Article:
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Old February 12th, 2020, 07:53 PM #1
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Stainless Pin Wet Tumbling- Gripe

I wet tumbled a bunch of 6.5 Grendel with Dawn, Lemishine (overpriced citric acid) and stainless pins.
Anyone want to guess the precise length of the stainless pins? Yup, the sunsabitches are exactly the same length of the ID of a 6.5mm/.264" cartridge.
I spent more time removing wedged pins from the case mouths than I spent resizing and decapping the brass.
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Old February 12th, 2020, 07:59 PM #2
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that sucks, did you pull the cases out of the water by hand or try to tumble them out?

are you decapping w/ a decapper or are you sizing/decapping first with a sizing die? If you only decap, it can leave a larger ID.
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Old February 12th, 2020, 08:28 PM #3
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You need to use a tumble type separator to shake those thinks loose.
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Old February 12th, 2020, 08:32 PM #4
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I still dont see the need to clean brass with SS pins. Seems like more work than it's worth.

Believe it or not, you need lube or carbon build up in the neck for a consistent bullet release. SS pins strip all that away.
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Old February 12th, 2020, 09:28 PM #5
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SS pin tumbling

I use SS pins for cleaning rifle brass, 5.56 and larger. I use small pins and large pins depending on the caliber of the brass. I can tumble 1200 5.56 brass at a time using the same formula you use. I pour out the dirty water and rinse the brass by pouring clean water in to tumbler and pouring it out. I then fill a 5 gallon bucket with warm water and dump all of the brass and pins into it. The water level is about 2/3 thirds high in the bucket. I proceed to remove the brass by hand and allow the water to flush out the pins. I have never had an issue, but it does take some time. I occasionally have to shake the brass for some pins to come out. I thought about a tumbler to use for the pin removal, but you can only tumble so much brass at one time. I do this in the summer so that I can lay the brass out on a towel on the deck to dry. I do this on brass I want to load for accuracy loads, not plinking.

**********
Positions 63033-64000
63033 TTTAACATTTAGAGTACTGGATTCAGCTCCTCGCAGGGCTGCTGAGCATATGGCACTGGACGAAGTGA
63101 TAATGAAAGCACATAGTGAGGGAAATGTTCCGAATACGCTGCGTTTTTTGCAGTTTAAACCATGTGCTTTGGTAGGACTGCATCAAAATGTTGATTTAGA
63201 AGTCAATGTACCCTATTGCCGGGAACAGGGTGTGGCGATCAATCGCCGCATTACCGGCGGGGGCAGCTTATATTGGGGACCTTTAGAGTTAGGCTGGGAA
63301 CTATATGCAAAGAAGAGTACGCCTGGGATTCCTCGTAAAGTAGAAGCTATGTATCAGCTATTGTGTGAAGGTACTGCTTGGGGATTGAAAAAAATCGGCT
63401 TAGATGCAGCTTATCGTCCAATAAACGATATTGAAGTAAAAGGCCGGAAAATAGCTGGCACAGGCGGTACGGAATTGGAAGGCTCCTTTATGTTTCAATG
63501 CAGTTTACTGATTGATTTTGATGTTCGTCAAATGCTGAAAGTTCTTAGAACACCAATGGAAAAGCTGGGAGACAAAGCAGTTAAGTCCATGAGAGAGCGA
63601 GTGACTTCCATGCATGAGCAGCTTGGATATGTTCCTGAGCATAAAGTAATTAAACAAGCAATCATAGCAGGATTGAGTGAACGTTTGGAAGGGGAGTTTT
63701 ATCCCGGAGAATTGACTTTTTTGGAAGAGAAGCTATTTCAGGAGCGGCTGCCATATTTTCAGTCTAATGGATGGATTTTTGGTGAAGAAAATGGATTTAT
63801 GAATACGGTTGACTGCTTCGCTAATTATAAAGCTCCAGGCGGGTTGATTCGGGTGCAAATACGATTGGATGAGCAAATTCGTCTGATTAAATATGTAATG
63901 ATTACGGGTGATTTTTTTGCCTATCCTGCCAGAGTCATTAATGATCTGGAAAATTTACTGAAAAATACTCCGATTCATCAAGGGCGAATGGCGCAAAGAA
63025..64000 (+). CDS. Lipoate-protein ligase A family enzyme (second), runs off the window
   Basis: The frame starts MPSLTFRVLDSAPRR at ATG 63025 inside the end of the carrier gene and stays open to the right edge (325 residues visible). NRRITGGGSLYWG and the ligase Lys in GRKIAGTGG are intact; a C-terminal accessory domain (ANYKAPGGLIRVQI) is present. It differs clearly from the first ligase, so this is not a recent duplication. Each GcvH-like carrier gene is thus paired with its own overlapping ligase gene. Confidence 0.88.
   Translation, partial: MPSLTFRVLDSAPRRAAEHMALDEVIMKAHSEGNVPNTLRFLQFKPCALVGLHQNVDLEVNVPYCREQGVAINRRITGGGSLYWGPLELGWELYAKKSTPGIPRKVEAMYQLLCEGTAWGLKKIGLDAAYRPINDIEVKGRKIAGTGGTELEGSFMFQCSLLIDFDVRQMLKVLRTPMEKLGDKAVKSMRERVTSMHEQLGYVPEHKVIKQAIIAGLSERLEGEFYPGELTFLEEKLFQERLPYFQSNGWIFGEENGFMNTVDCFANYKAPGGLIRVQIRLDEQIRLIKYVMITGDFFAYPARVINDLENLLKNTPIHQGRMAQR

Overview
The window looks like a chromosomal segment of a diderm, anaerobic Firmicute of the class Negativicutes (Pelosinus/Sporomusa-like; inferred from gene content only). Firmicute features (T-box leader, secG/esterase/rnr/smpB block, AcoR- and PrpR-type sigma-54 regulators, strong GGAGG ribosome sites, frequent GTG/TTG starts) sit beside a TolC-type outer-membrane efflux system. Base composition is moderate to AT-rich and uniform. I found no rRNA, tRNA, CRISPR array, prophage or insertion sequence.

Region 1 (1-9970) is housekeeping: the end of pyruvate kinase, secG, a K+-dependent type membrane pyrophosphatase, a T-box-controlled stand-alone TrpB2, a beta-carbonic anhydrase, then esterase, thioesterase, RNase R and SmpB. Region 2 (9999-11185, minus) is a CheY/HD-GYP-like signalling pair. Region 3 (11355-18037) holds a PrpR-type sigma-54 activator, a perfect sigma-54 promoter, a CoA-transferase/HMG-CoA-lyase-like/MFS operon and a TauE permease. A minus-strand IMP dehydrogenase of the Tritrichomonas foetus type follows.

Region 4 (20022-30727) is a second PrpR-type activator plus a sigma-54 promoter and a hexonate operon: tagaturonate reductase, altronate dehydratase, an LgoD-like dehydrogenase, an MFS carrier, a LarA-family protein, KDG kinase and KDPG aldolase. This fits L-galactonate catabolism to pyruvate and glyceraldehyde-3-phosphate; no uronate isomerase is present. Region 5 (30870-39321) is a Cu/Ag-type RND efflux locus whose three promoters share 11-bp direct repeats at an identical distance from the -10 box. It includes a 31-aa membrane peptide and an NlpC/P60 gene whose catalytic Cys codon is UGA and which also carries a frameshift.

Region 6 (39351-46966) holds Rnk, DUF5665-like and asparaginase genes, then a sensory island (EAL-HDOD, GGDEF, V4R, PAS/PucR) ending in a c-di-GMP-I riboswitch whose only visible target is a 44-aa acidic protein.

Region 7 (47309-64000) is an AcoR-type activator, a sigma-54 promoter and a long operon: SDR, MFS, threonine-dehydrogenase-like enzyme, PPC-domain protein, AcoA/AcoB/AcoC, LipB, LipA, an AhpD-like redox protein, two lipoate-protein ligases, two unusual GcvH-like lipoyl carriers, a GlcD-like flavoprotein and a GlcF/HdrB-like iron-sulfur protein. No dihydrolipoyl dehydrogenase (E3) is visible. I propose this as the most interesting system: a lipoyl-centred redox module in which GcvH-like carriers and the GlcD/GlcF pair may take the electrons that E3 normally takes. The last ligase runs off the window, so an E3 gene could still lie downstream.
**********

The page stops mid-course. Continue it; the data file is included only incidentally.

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Old February 13th, 2020, 06:56 AM #6
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Surface tension of water helps hold the pins to the cases, inside and out. I empty my Thumbler tumbler contents into a Lyman media separator (I still do some dry tumbling at times), liquid and all. Most of the pins fall through the basket straight away. Add fresh water until the tumbler basket with the brass has an inch or three of water in it. Then close up everything and give it 10 slow spins clockwise, then 10 slow spins anti-clockwise. Tumbling the cases under water defeats the surface tension, and good old-fashioned gravity (as opposed to the new fangled gravity) does the rest. Rinse, dry in a free dehydrator off of Marketplace, and then spin the dry brass one last time in the separator. Less than 1% of cases that have a pin stuck inside. The process is not nearly as cumbersome as it might sound. When prepping brass, I set up all the tools beside one another on the bench and simply pour the brass from one tool to the next. The Harbor Freight long-reach magnetic pickup recovers the pins quick and easy.

Maybe I just have different size pins, maybe I am lucky, or just maybe this process does the job.
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Old February 13th, 2020, 07:01 AM #7
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OP here...
The pins were wedged horizontally across the case mouth. I had to use a pick to remove them. Now I'm concerned about neck tension.
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Old February 13th, 2020, 07:09 AM #8
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Stop using the pins. Soap and Water gives you clean brass.
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Old February 13th, 2020, 08:45 AM #9
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Quote:
Originally Posted by squaregrouper View Post
OP here...
The pins were wedged horizontally across the case mouth. I had to use a pick to remove them. Now I'm concerned about neck tension.
You can mic OD of the neck and see if they are far off, I'd imagine they all wouldn't have gotten pins stuck sideways.

Are you using a neck bushing die? If so, you could use a tighter bushing .003 tighter than normal and then open the necks back up with an expander ball.
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Old February 13th, 2020, 09:02 AM #10
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Thanks Ky, for talking me out of stainless tumbling(for the hundredth time ).

I have a small wet tumbler that I use for cleaning suppressor baffles. Works pretty good. I tried some 9mm cases in it and it just seemed like a lot more work than dry tumbling.

I'm gonna stick with walnut dry tumbling.
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